Where I think we are at right now…
Liminal moments, ones that are transitional, in-between, can be the hardest in our lives.
As human beings, we have tremendous capacity to handle things we never imagined we could tackle. In the wake of diagnoses, disappointments, and setbacks, we can find basements of resilience we didn’t know existed. Once we know with certainty what we are dealing with, we can go through the process we need to go through to reset ourselves emotionally and mentally.
Not so when it comes to liminal moments.
Liminal moments are the foggy ones where we can’t see the way forward. When we are in them it can feel like we have leapt, but don’t quite know where we will land. These moments can be good things like weddings and births where our identities are changing. One day we were only responsible for ourselves, and the next another person’s fate is tied to ours. One day we are only a child, and the next we are both child and parent.
As these changes are occurring, we aren’t quite sure who we are… and the people around us aren’t quite sure how to see us. That’s why these moments so often have ritual to frame them. Prayers, blessings, and mitzvot to hold us as we go through the uncertainty. It’s one of the most beautiful gifts of religion in general and Judaism in particular.
Right now we are in between. We have not counted all the votes and we don’t know what the future holds. We can’t land emotionally and so we are constantly in flux. That’s a hard place for us as human beings. We are story writers and blank pages can overwhelm us with possibilities.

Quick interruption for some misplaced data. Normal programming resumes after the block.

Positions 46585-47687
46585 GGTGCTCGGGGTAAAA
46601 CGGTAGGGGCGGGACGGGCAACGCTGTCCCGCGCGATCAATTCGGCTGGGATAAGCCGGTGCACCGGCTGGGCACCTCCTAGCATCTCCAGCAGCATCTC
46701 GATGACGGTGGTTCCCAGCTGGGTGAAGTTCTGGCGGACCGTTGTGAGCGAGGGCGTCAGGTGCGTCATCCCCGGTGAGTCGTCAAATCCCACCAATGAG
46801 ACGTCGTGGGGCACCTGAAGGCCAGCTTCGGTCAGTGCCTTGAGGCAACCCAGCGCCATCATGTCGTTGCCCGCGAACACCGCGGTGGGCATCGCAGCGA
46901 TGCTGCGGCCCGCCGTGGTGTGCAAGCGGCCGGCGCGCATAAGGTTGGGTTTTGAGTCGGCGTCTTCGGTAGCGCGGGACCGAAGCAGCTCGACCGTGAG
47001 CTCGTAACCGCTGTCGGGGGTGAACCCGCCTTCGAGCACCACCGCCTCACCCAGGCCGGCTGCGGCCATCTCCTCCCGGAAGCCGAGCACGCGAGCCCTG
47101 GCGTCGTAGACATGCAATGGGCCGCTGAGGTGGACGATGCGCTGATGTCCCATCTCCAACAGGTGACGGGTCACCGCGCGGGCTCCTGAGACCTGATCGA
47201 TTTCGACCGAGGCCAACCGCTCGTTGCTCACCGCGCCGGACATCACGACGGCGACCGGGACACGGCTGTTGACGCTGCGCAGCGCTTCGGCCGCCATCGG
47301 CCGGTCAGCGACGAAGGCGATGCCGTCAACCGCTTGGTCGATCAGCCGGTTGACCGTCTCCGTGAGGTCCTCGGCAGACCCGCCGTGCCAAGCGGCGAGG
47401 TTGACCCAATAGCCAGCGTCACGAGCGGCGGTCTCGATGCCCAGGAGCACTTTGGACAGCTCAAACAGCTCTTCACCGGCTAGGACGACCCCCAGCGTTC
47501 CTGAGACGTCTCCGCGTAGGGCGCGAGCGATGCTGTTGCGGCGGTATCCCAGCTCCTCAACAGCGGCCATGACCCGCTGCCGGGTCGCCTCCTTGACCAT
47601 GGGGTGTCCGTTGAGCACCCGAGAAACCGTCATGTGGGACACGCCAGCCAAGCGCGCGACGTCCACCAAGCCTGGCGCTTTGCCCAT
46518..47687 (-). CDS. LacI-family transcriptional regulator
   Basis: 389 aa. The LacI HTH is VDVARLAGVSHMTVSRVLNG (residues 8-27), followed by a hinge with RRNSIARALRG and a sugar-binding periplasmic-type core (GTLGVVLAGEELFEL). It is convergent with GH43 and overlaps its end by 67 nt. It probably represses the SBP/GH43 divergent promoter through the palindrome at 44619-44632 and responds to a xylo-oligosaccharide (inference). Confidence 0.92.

So allow me to offer a blessing, a ritual in this in-between space the morning after election day:
El Rachum v’Chanun, God of Mercy, God of Grace, help me to breathe. I struggle to stay present in my life. To be here, now with those around me. To appreciate my life and the love of those I care most about. So often my mind is in the past or running towards the future. I struggle to breathe to bring myself back to this moment. To be here.
And yet right now, here is hard. Here, this present is filled with so much unknown. So much stands to change. Help me to remember what will not change. Help me to breathe and think of my loved ones. Breathe and think of my friends. Breathe and think of my home. My neighborhood. My community. The music that grounds me, the books that inspire me and the power I have to be light in the lives of others. Breathe and show me how I can walk with others in this unknown place.
I’m with you. Walking with each one of you.
Aaron Brusso is a rabbi at Bet Torah in Mt Kisco. He is an officer of the Rabbinical Assembly, the international professional organization of Conservative rabbis, a Shalom Hartman Institute Senior Fellow and recently received the Human Rights Award from T’ruah for his work on immigration.